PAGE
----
no sound effects there’s no ADR none of what you do in that third process has
happened yet and yet I always forgot and I finally taught myself don’t be
depressed when you see the editors assembly it’s not going to be that bad
as bad as it feels now the movie that you thought you were gonna make you can
still get there but this isn’t and and I learned I learned quickly probably after
five or six films let that depression go don’t walk in with the expectation this
is gonna be a walk in the expectation it’s not and then I forgot it all when I
became a director and the first cut of the first movie I directed I solved I
said to the other that’s thank you so much I walked in my car and I cried for
an hour I said I am NOT a director I did such a terrible that is such a terrible
movie if I could throw it all out I could throw it all out and start again
and then I had to call my friend Jeff Loeb who was
the best storyteller I know and he said you’ve been through this before you’ve
done this you’ve made 70 movies stop you remembered as a producer now remembered
as a director it’s just more personal now and eventually we worked with it and
worked with it and work with it and then I got the movie I wanted but yeah that
was the hardest and I still even when I just directed an episode of agents of
shield and still when I see the assembly it’s like uh and then you get there you

22 Replies to “What People Get Wrong About Making A Movie – Stanley M. Brooks”

  1. I completely agree with this. As a writer/director, my main goal is to see the vision through to the final edit. That's the key. What is this film about? Where's the heart? No need to go against the grain.

  2. Great information. I feel this way about all my short films I create. The first cut always doesn’t sit right with me. It isn’t until I have the sound, score and lock when I feel like I am a filmmaker. Keep up the great work with these interviews Film Courage!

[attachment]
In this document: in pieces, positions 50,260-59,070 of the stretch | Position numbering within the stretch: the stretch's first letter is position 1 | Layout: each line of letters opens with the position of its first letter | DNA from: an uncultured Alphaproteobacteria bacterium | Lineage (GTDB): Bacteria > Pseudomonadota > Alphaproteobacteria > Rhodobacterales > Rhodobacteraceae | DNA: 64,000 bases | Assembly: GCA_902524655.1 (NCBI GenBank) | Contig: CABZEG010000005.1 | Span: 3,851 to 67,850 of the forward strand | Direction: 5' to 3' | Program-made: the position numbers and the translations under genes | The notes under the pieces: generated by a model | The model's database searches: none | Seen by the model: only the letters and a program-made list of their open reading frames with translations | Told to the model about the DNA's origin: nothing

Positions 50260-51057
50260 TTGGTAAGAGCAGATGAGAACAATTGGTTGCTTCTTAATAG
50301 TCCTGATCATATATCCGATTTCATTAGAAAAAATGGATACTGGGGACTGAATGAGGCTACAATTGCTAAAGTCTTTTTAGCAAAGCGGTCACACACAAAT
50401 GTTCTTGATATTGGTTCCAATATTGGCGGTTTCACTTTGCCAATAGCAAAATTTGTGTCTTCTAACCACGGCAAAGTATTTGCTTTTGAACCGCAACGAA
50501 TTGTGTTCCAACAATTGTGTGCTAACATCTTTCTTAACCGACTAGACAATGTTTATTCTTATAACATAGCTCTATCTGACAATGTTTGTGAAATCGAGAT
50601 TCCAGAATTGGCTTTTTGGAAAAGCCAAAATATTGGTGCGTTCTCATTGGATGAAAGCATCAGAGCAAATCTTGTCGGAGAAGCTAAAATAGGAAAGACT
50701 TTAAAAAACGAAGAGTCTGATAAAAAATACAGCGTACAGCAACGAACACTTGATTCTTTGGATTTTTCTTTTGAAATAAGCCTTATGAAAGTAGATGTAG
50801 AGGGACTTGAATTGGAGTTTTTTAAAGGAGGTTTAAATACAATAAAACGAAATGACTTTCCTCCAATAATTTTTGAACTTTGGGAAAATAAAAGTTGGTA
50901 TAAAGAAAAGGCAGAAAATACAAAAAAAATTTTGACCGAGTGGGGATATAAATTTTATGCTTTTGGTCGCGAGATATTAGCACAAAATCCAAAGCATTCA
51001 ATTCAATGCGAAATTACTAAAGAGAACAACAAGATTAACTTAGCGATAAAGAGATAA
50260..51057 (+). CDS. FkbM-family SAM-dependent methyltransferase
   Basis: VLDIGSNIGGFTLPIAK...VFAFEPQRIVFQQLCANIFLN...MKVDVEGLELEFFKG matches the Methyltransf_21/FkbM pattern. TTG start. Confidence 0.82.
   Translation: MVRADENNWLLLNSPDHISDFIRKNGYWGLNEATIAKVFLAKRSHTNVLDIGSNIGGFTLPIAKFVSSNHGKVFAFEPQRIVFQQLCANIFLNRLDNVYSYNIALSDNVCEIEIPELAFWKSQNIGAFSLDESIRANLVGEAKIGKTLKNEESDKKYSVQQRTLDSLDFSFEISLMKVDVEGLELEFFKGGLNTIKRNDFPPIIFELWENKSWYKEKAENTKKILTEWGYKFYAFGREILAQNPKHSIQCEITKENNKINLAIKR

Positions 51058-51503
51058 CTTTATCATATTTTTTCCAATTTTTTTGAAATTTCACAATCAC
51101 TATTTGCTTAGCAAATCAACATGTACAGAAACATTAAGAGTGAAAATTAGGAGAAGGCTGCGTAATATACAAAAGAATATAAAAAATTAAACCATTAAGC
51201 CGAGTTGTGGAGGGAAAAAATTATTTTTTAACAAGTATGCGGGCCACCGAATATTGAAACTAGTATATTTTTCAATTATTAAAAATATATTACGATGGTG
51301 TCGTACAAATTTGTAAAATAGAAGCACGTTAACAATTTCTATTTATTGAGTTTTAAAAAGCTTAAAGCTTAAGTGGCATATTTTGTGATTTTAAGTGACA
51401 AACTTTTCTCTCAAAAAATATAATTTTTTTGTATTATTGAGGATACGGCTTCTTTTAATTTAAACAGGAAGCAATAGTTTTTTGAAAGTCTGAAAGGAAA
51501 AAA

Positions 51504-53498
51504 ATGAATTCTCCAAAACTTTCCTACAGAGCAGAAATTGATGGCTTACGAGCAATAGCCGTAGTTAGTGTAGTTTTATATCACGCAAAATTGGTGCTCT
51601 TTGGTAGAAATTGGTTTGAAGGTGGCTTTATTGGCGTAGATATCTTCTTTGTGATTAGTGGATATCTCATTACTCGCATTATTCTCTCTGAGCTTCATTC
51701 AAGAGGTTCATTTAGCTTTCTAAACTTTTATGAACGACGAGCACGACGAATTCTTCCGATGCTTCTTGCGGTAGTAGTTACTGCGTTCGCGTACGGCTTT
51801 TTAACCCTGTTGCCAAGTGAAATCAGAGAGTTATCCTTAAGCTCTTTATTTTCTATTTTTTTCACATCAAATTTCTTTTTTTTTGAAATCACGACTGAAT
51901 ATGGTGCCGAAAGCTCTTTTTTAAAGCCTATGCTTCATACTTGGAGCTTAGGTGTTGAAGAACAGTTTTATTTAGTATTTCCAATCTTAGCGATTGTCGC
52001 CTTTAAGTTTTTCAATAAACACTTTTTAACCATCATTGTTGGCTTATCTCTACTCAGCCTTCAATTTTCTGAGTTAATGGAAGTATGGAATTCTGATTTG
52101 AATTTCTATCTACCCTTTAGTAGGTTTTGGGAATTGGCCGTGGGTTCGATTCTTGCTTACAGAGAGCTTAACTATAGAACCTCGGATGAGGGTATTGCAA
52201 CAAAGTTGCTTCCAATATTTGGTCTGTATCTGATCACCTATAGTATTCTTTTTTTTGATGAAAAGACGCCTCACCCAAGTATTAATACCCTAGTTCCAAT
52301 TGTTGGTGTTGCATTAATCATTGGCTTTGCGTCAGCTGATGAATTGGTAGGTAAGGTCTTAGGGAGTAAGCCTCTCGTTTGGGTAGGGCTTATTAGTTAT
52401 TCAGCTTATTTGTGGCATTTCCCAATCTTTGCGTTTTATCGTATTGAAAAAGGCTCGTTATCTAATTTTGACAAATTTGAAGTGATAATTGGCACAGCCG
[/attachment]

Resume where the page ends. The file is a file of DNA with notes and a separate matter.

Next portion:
3. Three parts of making a movie (0:48 screenplay; 1:18 Production Period; 2:24 Editing / 3:52 Post-Production).0:54 Purpose / job of the script (i.e. for someone to give you money). 3:14 Great info, for screenwriters, on flashbacks. If a screenwriter writes a series of movies (trilogy or more) and, maybe, series are tied into a greater collective, Stanley's post-production methods might leave out important series-tying elements. This level of post-production would scare me, if I was in the mix for such a grand project. 5:06 He speaks of focusing the camera off the MC to showcase someone acting better.

  4. Seems like common sense. I thought all films were made that way. I guess not. I'm a graphic designer and I never end up with what I started with. The design and concept evolves and improves as I work with it.

  5. So true. Did this on all my films. Nothing wrong with what he’s saying. If your watching it and love movies. You will do what you have to do to make the best film.

  6. I completely agree with this approach most of my best work came from adapting in post production. I always thought it was irritating and was my lack of ability to be a good filmmaker and have control over my work. But I guess I feel a lot better about it from this guy it does make a lot of sense.

  7. This man speaks the truth. You gotta make the movie itself good rather than making your friend whose acting in it look good. You gotta make a good movie for the sake of the art rather than pleasing others, if that makes sense.

  8. Everything he touched on, I applied to my film. I wrote, produced, directed, edited, color corrected. I produced the soundtrack, It's a learning process, my lead gave a great performance. Check out the trailer, DVD is on Amazon. https://www.youtube.com/watch?v=LnjWlNXkOzw

  9. I believe as a director your job is to get a great performances from your actors. Although, the magic and the memories are created post production, in the editing room, so a director with vision should definitely be involved in creating those key moments.